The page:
Wednesday, February 3, 2010

Hacking Solar

Portable solar rigs like those from Voltaic and Reware are truly cool. As are smaller gadgets like the Solio and things with built in charging systems like the LightCap. They also tend to be expensive. With solar cells becoming increasingly ubiquitous and cheaper every day, it's easy enough to scrounge some up and build your own portable solar projects.

If you are using pre-made solar cells the tech is pretty simple. You can make your own cells but I wouldn't recommend it. So, find some cells laying around and dig in. It's just basic wiring and relatively safe DC power. There isn't all that much to it. You can buy photo-voltaic cells on the web and at places like Radio Shack or reclaim them from broken road signs, yard lights or every solar powered calculator in your neighborhood dollar store. Maybe ignore that last option... unless you really like to do delicate soldering.

I got some great polycrystaline cells from a Volkswagon dealership! They were shipped with the cars to prevent the batteries from going dead from factory to dealership. They are designed to plug into the OBD2 diagnostic port. In this case, two of those units live on and get used far more often than they were intended. Poly-crystalline cells have a lot shorter lifespan than the more expensive mono-crystalline cells but even if they conk out after 4-5 years of continuous use I'll be in good shape. I don't use them constantly anyway. Ultimately they are good for simple apps like portable solar but maybe not so great to cover the roof of your house. As far as I can tell these are meant to be throw away cells once they reach the dealership.

Cars should probably all have this tech built into their superstructure anyway. Even if consumers don't like the look it's not difficult to hide functional cells in plain site as trim and accent pieces. Either way, the consumer will like the added feature of a self tending battery that charges while the car is off. It also makes sense to be able to continue to put a small amount of power into a car battery even when the engine has broken down. It could be used to power hazard flashers, the radio or possibly a socket plug to charge a life saving cell phone... but back to the project at hand.

Once you have your photo-voltaic cell you'll need to make sure it has a couple of wires (leads) coming off so you can put it to use. If it doesn't you may have to gently solder some on. This is delicate because it's easy to damage cells with the heat from a soldering iron. So, be gentle and be quick. Some cells may have an intimidating looking dog ear plug or other complex contraption sticking out of them. Fear not, there are still just two wires inside that thing coming from the cell itself.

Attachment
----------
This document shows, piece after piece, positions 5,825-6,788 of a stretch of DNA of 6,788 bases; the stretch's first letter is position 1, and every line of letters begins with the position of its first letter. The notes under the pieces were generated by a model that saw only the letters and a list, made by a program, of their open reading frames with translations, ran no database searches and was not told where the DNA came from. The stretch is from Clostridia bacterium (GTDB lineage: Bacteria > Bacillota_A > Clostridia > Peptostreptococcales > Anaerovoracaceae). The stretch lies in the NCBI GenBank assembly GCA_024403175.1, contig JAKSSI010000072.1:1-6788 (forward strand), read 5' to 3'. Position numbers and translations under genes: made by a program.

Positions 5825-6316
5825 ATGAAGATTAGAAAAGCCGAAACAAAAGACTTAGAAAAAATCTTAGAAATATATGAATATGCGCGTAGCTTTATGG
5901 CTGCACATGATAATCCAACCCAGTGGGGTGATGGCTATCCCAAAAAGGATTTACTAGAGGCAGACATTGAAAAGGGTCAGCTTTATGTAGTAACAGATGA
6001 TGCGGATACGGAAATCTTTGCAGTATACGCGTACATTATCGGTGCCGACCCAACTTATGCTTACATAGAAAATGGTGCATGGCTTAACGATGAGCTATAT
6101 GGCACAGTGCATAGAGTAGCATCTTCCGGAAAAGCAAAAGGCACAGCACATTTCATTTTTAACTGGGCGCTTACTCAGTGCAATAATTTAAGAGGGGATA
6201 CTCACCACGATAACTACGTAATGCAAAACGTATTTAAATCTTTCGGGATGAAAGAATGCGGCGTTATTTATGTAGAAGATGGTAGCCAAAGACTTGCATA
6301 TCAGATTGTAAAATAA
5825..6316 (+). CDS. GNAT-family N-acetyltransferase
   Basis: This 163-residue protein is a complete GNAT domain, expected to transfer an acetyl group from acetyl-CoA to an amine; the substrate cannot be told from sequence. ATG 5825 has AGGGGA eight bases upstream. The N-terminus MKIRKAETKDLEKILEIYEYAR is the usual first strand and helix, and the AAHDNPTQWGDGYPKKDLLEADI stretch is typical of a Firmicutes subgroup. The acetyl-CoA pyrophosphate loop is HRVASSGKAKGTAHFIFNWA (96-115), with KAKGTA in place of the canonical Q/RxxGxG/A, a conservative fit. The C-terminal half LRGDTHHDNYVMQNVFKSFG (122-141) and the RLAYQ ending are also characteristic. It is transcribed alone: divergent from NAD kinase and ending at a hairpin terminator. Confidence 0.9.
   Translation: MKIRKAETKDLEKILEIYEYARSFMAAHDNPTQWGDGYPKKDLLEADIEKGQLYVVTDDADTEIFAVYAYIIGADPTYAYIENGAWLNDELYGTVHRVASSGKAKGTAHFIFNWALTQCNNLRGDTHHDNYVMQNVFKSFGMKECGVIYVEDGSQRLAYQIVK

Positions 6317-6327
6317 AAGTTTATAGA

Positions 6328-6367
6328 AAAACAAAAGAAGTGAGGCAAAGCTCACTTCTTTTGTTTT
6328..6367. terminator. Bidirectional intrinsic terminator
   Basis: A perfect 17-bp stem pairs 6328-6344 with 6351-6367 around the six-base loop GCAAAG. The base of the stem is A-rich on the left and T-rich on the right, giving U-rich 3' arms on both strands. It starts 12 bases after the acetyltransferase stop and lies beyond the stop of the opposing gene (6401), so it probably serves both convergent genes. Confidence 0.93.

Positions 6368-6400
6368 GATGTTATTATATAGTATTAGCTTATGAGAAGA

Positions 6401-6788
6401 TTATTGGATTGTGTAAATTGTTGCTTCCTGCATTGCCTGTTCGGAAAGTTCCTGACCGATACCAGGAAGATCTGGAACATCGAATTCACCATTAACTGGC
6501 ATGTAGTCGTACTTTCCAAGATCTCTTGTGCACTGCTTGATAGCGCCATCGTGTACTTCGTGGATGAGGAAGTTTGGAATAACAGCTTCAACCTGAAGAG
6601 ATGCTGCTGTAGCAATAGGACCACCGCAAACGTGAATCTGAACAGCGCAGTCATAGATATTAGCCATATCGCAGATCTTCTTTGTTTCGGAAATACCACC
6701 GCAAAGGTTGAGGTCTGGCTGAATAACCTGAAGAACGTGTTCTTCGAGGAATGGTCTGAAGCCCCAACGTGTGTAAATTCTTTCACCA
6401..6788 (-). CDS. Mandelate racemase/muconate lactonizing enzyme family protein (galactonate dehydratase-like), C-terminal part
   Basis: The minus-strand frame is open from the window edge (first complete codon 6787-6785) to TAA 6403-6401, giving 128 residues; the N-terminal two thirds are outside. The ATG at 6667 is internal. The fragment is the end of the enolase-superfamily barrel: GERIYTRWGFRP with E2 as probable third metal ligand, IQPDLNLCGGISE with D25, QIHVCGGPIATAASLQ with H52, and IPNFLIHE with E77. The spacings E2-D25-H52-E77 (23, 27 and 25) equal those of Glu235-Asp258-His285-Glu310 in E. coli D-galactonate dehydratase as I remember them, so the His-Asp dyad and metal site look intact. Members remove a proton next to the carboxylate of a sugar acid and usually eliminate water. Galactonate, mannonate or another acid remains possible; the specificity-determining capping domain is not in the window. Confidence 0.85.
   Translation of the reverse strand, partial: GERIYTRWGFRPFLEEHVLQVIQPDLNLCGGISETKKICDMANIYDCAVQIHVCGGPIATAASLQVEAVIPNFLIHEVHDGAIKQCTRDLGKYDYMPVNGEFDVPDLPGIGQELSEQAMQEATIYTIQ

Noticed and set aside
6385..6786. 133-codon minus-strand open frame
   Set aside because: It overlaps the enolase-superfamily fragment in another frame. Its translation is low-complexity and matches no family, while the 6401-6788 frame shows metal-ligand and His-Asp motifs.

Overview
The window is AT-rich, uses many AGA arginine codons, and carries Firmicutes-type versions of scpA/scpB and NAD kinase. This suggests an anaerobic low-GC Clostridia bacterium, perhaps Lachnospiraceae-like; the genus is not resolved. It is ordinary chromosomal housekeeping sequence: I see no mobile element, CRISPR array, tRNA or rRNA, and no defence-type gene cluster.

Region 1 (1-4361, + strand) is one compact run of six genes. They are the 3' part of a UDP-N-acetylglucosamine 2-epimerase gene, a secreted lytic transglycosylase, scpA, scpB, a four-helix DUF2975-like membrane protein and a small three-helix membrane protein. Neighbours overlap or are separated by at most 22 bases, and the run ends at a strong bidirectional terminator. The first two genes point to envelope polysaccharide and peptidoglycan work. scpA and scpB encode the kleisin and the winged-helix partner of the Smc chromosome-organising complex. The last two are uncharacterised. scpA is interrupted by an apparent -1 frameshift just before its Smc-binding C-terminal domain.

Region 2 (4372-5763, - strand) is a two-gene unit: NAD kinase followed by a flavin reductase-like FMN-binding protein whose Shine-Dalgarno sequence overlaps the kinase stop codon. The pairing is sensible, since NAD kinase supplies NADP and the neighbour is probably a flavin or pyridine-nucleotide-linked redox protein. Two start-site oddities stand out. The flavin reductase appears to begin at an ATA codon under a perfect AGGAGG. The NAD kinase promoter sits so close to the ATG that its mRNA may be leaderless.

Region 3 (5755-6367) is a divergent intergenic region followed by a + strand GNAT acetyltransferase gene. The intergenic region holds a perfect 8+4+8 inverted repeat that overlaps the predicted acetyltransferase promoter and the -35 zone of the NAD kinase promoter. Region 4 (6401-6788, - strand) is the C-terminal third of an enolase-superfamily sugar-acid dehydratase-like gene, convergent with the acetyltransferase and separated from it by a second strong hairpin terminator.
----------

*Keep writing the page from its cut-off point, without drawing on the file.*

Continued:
You may want to grab an ohmmeter, put your cell in full sun and see what kind of power it's putting out. If you feel it's too much to risk your MP3 player, cell phone or game gadget you could wire in a resistor that will limit the power going to the device. This is probably not necessary but that's a decision for you to make. You can buy resistors or pull them from old electronics. It will take quite a solar array to charge something even as small as a laptop, so in most cases this will just be overkill. The point I'm making is that solar is often so simple even someone with relatively no electronics skills or education can put together useful projects.

I got lucky with my ICP Solar Technologies cells because they already have a battery charge controller installed. I also have solid specs on the output (Voc: 23V, Isc: 296 mA, Pmax: 4.3W, Vmp : 18V, Imp : 240mA) but it's not all that important for my application. So, in this case I just lopped off the offending OBD2 plug and wired in a lighter socket from Radio Shack. This allows me to charge anything that you could charge with a standard car charger. I've charged my PDA, iPod, camera batteries and even manged to charge my vintage Sony Vaio (an early PCG C1X). The set up easily straps to a messenger bag, backpack or the top of a stroller, yet another item that should come equipped with a solar charging array.

If one of the major issues with going solar is that it won't scale to power the grid, then maybe we should look into abandoning the grid? It's a good time to go out and hack yourself a portable solar rig!

Note, the photo is of an identical unit produced by ICP for Nissan. Image via

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